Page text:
Skip to content


Harvinder Kaur and anr. Vs. Godha Ram and anr. - Court Judgment

LegalCrystal Citation
SubjectCivil
CourtPunjab and Haryana High Court
Decided On
Case NumberCivil Revn. No. 1198 of 1977
Judge
Reported inAIR1979P& H76
ActsCode of Civil Procedure (CPC), 1908 - Sections 115 - Order 26, Rule 9
AppellantHarvinder Kaur and anr.
RespondentGodha Ram and anr.
Cases Referred(Punj & Har) and Mangal Singh v. Plara Lal
Excerpt:
.....stipulates that where any appeal from an original or appellate decree or order is heard and decided by a single judge of a high court, no further appeal shall lie. even otherwise, the word judgment as defined under section 2(9) means a statement given by a judge on the grounds of a decree or order. thus the contention that against an order passed by a single judge in an appeal filed under section 104 c.p.c., a further appeal lies to a division bench cannot be accepted. the newly incorporated section 100a in clear and specific terms prohibits further appeal against the decree and judgment or order of a single judge to a division bench notwithstanding anything contained in the letters patent. the letters patent which provides for further appeal to a division bench remains intact,..........had been wrongly placed and while deciding that question it was held that such an order would he revisable.12. in view of the aforesaid discussion, we hold that no revision would lie against an order passed under o. 26, r. 9 and the view taken in m/s. mohinder kumar rajinder parkash ((1976) 78 pun lr 280); dalmir singh alias dalmira 1976 rev lr 654 (punj & har) and mangal singh v. plara lal, (1971) 73 pun lr 531 cases lays down the correct law.13. before parting with the judgment, it may, however, be made clear that it cannot as a general rule be laid down that in no case a revision would lie against an interlocutory order passed under any other provision of o. 26, and that it would be on the facts of each case that it will have to be found out whether the interlocutory order, against.....
Judgment:

Prem Chand Jain, J.

1. On the reference that has been made by the learned single Judge vide his order dated May 3, 1978, the question of law that requires determination may be formulated thus-

'Whether revision lies against an order passed under O. 26, R. 9 of the Civil P. C. refusing to appoint a Local Commissioner?'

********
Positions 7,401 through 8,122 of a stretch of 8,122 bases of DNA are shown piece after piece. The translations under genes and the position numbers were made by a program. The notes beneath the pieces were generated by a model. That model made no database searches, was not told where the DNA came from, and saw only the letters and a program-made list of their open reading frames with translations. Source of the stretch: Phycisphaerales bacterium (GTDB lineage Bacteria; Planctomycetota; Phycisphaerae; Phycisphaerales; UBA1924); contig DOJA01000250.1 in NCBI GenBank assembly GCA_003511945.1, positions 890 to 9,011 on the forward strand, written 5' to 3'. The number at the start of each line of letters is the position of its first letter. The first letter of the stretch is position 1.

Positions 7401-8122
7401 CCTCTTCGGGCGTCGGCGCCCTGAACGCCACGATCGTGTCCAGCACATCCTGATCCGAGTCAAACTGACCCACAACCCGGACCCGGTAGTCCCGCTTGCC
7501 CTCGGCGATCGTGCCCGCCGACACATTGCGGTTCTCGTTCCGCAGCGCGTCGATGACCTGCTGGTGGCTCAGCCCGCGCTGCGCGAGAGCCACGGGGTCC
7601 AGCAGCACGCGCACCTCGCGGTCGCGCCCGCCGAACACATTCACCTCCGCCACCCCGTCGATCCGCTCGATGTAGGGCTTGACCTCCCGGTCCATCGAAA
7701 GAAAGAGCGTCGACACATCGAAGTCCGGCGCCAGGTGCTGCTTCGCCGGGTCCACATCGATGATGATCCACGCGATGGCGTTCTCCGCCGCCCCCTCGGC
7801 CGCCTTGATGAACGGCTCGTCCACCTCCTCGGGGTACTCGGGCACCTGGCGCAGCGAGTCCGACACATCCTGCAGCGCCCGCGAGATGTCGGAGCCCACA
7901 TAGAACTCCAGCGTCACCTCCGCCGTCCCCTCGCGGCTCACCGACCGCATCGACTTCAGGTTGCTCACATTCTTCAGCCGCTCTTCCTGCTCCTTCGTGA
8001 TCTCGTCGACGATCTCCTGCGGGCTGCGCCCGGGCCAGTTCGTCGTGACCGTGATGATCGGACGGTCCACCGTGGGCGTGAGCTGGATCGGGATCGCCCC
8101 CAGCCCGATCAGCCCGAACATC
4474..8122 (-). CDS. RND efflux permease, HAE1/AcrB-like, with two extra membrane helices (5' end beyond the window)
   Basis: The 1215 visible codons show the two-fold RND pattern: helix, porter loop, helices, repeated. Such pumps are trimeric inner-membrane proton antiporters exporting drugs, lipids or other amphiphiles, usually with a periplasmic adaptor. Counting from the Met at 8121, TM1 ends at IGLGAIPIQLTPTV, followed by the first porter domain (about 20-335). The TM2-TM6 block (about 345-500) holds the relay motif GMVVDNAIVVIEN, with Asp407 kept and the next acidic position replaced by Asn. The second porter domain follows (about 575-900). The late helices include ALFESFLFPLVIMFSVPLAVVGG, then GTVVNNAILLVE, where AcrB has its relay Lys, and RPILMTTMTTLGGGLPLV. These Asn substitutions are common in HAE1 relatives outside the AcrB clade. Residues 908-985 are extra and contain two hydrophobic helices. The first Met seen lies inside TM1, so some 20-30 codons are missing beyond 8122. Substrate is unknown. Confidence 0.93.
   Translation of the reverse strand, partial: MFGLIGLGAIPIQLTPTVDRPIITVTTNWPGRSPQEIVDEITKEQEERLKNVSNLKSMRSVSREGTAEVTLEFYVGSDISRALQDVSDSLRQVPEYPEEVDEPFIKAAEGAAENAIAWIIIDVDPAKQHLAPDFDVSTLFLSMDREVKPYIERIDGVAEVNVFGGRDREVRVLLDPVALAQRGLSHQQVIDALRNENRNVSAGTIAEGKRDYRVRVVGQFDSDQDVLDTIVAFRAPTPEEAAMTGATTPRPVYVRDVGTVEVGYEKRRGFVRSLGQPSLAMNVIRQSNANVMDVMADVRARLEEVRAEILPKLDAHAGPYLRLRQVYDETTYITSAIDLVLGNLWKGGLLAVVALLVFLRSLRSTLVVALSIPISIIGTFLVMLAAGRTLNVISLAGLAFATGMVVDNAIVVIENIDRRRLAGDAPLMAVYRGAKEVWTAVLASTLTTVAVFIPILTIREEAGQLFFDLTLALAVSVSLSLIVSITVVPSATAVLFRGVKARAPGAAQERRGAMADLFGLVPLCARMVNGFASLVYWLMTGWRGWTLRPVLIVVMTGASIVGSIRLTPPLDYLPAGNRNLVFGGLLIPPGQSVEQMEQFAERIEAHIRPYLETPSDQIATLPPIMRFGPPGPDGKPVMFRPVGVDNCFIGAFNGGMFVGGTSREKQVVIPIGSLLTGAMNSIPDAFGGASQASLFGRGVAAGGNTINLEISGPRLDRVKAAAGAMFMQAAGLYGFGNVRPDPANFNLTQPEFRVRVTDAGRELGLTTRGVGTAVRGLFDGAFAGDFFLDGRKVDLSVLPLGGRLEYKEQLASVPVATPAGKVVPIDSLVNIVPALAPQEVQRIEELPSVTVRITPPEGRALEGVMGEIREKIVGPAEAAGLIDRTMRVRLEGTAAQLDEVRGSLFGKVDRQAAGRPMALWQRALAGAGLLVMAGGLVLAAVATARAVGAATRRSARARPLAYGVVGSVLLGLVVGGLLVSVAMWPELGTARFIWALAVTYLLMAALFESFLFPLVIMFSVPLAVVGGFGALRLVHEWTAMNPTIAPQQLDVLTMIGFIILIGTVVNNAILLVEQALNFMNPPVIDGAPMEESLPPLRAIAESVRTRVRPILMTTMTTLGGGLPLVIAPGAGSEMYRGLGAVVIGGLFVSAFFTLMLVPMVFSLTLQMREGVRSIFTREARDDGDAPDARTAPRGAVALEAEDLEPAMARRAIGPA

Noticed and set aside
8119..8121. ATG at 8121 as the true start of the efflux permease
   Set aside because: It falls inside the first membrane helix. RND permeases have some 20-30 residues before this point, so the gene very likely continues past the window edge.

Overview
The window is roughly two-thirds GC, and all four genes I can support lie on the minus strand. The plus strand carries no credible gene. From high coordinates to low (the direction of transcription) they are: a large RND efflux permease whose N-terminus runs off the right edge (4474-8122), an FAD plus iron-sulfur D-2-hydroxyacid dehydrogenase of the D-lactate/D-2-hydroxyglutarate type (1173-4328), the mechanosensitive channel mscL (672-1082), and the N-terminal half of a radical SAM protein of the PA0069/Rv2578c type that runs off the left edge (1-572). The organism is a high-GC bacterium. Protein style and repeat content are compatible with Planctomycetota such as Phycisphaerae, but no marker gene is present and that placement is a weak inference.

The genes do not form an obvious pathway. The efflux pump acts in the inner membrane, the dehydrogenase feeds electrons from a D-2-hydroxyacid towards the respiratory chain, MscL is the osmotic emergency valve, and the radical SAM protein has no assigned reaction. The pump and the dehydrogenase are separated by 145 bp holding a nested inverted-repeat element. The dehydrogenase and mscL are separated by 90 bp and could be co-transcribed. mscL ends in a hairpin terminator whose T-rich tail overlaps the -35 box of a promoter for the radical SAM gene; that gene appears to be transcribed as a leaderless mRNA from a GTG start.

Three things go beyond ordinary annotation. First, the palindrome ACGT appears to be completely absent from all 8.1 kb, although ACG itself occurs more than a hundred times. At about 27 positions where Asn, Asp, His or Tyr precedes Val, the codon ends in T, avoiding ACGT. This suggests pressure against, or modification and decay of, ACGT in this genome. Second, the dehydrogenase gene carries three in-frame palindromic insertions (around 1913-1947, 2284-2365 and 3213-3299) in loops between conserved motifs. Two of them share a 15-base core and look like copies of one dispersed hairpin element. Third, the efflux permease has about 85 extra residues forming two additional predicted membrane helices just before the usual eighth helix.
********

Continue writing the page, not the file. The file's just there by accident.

2. The reference has been made as in the opinion of the learned Judge there appeared to be a conflict of opinion on this aspect of the matter. In Dalmir Singh alias Dalmira v. Sant Parkash, Civil Revision No. 1459 of 1975, decided on Sept. 21, 1976,** R. S. Narula, C. J. (as he then was), on the basis of the judgment of Pattar J., in Mohinder Kumar Rajinder Parkash v. Basheshar Nath, (1976) 78 Pun LR 280, held that no revision lay against such an order. On the contrary, S. C. Mital J., in M/s, Goverdhan Das Gopi Nath v. Smt. Amolak Raj, 1975 Cur LJ 744 (Punj), has held that an order refusing to issue a commission is revisable under S. 115 of the Civil P. C.

{**Reported in 1976 Rev LR 654 (Punj and Har)}

3. Mr. Sarin, learned counsel for the petitioners, contended that a revision lay against an order refusing to appoint a Ideal Commissioner and that the view taken in M/s. Goverdhan Das Gopi Nath's case was the correct view and deserved to be upheld. Besides relying on the reasoning given in M/s. Goverdhan Dass Gopi Nath's case, the learned counsel relied on the explanation added to Section 115 of the Civil P. C., which is in the following terms:--

'In this section, the expression 'any case which has been decided' includes any order made, or any order deciding an issue, in the course of a suit or other proceeding.'

On the strength of the aforesaid explanation, it was contended by Mr. Sarin that the order declining to appoint a commission was passed in the course of a suit and such an order fell within the expression 'case decided'.

4. After hearing the learned counsel for the parties, we find ourselves unable to agree with the contention of the learned counsel.

5. S. 115 consists of two parts, the first prescribes the conditions in which jurisdiction of the High Court arises, i.e., there is a case decided by a Subordinate Court in which no appeal lies to the High Court; the second, sets out the circumstances in which the jurisdiction may be exercised. But the power of the High Court is exercisable in respect of 'any case which has been decided'. The expression lease decided' was not defined in the Code, with the result that there was a conflict of judicial decisions on the question whether the expression 'cease decided' included interlocutory orders or not. Though this conflict was resolved by the Supreme Court in 8. S. Khanna v. P. J. Dhillon, AIR 1984 SC 497, yet in order to clear all doubts about the maintainability of a revision against an interlocutory order, the explanation has been added by the Amendment Act in the year 1976. However, in the instant case, the explanation by itself is of no help as it has still to 'be decided whether in view of the provisions of the explanation an order declining to appoint a commission would be revisable or not? In our view, in the circumstances of this case, the answer has to be in the negative.